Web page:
DEAR HARRIETTE: I am disappointed that my family did not get me a card or anything for Mother’s Day. I am married with two children who are 9 and 12. I can see how the children might not think of it, though I always remember their birthdays and every other special day you can imagine. But my husband did not think to get a card for them or a present or anything. They didn’t offer to take me to dinner, so I ended up cooking. It hurt my feelings. Usually I organize everything, but I am tired of having to be the coordinator, even for what should be my celebration. How can I get them to understand that? -- Snubbed, Denver
DEAR SNUBBED: You have to train your family to take care of you the way that you would prefer. If you have organized everything for Mother’s Day and other special days every year before now, there is no reason that your family should have thought that things would be different this time. Their expectation, unless you told them otherwise, was that you would come up with a plan that they would follow.
Tell your husband and children that you are disappointed that they didn’t do anything special for you for Mother’s Day. Admit that you usually handle such things, but you were hoping they would take some initiative and think of something on their own. Do not guilt them. Instead, you can tell your husband that you think it’s important for the children to learn how to celebrate you and all of the other special occasions. Ask him to help you teach them how to do that in the ways that you value.
DEAR HARRIETTE: I came home to the sound of my neighbors screaming their heads off in the hallway. The mother was cursing and hollering, and her adult daughter was videotaping her mother as they both yelled and kicked and cursed. It was distressing, to say the least, and I wasn’t sure what to do. Later, the mother called me to apologize for letting me see it, but then she spent 20 minutes rehashing everything the daughter had done to offend her. I have found myself hostage to this woman’s drama almost daily for the past few weeks. While I feel sorry for her, I see that I cannot be of help. How can I extricate myself from it, given that we are neighbors? -- In the Middle, Bronx, New York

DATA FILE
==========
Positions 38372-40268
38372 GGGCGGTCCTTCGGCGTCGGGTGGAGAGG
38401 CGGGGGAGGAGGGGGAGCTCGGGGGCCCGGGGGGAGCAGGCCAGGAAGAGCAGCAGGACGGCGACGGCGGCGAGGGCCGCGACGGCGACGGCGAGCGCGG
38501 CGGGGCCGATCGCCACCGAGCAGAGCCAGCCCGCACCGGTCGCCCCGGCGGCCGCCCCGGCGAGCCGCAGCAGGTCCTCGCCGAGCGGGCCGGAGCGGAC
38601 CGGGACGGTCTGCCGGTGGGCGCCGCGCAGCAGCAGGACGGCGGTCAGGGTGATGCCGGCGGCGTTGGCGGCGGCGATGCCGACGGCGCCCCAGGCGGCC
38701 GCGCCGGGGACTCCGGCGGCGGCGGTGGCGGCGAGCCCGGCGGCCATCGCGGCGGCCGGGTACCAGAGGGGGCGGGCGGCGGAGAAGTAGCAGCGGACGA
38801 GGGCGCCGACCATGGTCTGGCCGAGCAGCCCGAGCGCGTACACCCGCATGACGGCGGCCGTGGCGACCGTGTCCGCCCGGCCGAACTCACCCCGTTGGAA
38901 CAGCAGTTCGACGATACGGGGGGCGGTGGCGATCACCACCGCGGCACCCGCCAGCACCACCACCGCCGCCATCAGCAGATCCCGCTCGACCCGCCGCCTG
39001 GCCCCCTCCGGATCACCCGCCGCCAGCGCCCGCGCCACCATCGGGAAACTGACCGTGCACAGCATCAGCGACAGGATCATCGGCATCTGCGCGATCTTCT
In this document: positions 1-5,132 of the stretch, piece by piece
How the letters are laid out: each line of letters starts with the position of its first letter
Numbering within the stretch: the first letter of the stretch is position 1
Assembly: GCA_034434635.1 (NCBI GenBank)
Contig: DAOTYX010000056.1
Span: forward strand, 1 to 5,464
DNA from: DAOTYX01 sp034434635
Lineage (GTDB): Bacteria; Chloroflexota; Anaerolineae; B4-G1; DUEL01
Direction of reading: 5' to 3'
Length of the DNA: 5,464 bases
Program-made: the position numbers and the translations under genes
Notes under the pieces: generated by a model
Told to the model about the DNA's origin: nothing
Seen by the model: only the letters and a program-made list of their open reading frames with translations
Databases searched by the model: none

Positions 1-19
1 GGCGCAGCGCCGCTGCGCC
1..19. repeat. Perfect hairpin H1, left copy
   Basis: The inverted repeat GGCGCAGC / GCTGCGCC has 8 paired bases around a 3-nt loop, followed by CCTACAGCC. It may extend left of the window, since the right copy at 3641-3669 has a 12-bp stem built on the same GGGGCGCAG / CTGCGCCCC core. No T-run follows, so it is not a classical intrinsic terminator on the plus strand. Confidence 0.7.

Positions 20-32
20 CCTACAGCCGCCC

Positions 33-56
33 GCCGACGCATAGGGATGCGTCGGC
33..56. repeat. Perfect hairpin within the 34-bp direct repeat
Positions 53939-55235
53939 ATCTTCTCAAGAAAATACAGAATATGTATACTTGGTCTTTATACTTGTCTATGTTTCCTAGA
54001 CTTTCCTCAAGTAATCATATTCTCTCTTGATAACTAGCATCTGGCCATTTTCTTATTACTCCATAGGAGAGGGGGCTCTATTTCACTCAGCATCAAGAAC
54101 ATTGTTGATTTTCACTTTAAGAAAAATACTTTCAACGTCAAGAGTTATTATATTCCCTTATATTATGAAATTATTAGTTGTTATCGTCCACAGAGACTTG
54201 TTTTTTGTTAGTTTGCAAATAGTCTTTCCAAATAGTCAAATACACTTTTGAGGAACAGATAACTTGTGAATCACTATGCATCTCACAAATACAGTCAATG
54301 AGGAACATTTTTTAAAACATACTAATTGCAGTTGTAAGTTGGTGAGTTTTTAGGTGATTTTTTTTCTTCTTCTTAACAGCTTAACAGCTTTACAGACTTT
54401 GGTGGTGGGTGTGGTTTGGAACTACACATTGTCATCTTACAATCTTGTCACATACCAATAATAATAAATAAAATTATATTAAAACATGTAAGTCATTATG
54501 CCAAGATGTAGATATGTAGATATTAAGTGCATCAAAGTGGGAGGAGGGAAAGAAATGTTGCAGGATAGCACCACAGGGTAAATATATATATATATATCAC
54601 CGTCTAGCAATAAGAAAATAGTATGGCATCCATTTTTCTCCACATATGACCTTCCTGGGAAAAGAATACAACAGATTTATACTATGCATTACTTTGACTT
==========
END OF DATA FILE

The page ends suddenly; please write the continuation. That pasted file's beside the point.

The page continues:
DEAR IN THE MIDDLE: You must put your foot down. Tell your neighbor that you are terribly sorry that she is having such difficulty with her daughter and that you will pray for calmer times. Add that you realize that you do not have the skills to help her through this predicament, and it makes you uncomfortable trying to do so. Tell your neighbor that you want her to have a healthy, safe household, but you cannot help her get there. Recommend that she call the police if things continue to escalate.
When she calls you to talk about the blow-by-blow of what is going on, interrupt her and say that you cannot talk at that moment. Then end the conversation. If she continues, tell her that you do not want to talk about her problems, but that you continue to wish her well.
(Harriette Cole is a lifestylist and founder of DREAMLEAPERS, an initiative to help people access and activate their dreams. You can send questions to firstname.lastname@example.org or c/o Andrews McMeel Syndication, 1130 Walnut St., Kansas City, MO 64106.)